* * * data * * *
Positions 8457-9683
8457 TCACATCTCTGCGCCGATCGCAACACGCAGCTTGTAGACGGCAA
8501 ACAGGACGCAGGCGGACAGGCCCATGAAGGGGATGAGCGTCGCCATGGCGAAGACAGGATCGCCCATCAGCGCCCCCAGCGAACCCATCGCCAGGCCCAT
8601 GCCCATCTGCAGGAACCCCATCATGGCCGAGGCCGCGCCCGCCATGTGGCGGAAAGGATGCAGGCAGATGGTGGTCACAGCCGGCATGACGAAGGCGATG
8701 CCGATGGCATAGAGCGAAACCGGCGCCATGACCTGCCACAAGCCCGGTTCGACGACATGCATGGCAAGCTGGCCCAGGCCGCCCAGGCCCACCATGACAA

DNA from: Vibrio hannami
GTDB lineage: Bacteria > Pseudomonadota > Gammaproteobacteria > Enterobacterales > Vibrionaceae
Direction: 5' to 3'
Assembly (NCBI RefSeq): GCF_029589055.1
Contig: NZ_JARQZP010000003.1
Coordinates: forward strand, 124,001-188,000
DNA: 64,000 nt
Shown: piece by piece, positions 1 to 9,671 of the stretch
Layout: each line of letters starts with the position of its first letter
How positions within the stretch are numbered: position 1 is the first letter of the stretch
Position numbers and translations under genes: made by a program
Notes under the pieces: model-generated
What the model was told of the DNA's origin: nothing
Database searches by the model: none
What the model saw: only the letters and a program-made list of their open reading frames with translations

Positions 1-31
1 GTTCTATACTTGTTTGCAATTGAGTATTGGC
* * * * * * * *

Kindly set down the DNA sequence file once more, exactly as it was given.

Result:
Positions 8457-9683
8457 TCACATCTCTGCGCCGATCGCAACACGCAGCTTGTAGACGGCAA
8501 ACAGGACGCAGGCGGACAGGCCCATGAAGGGGATGAGCGTCGCCATGGCGAAGACAGGATCGCCCATCAGCGCCCCCAGCGAACCCATCGCCAGGCCCAT
8601 GCCCATCTGCAGGAACCCCATCATGGCCGAGGCCGCGCCCGCCATGTGGCGGAAAGGATGCAGGCAGATGGTGGTCACAGCCGGCATGACGAAGGCGATG
8701 CCGATGGCATAGAGCGAAACCGGCGCCATGACCTGCCACAAGCCCGGTTCGACGACATGCATGGCAAGCTGGCCCAGGCCGCCCAGGCCCACCATGACAA

DNA from: Vibrio hannami
GTDB lineage: Bacteria > Pseudomonadota > Gammaproteobacteria > Enterobacterales > Vibrionaceae
Direction: 5' to 3'
Assembly (NCBI RefSeq): GCF_029589055.1
Contig: NZ_JARQZP010000003.1
Coordinates: forward strand, 124,001-188,000
DNA: 64,000 nt
Shown: piece by piece, positions 1 to 9,671 of the stretch
Layout: each line of letters starts with the position of its first letter
How positions within the stretch are numbered: position 1 is the first letter of the stretch
Position numbers and translations under genes: made by a program
Notes under the pieces: model-generated
What the model was told of the DNA's origin: nothing
Database searches by the model: none
What the model saw: only the letters and a program-made list of their open reading frames with translations

Positions 1-31
1 GTTCTATACTTGTTTGCAATTGAGTATTGGC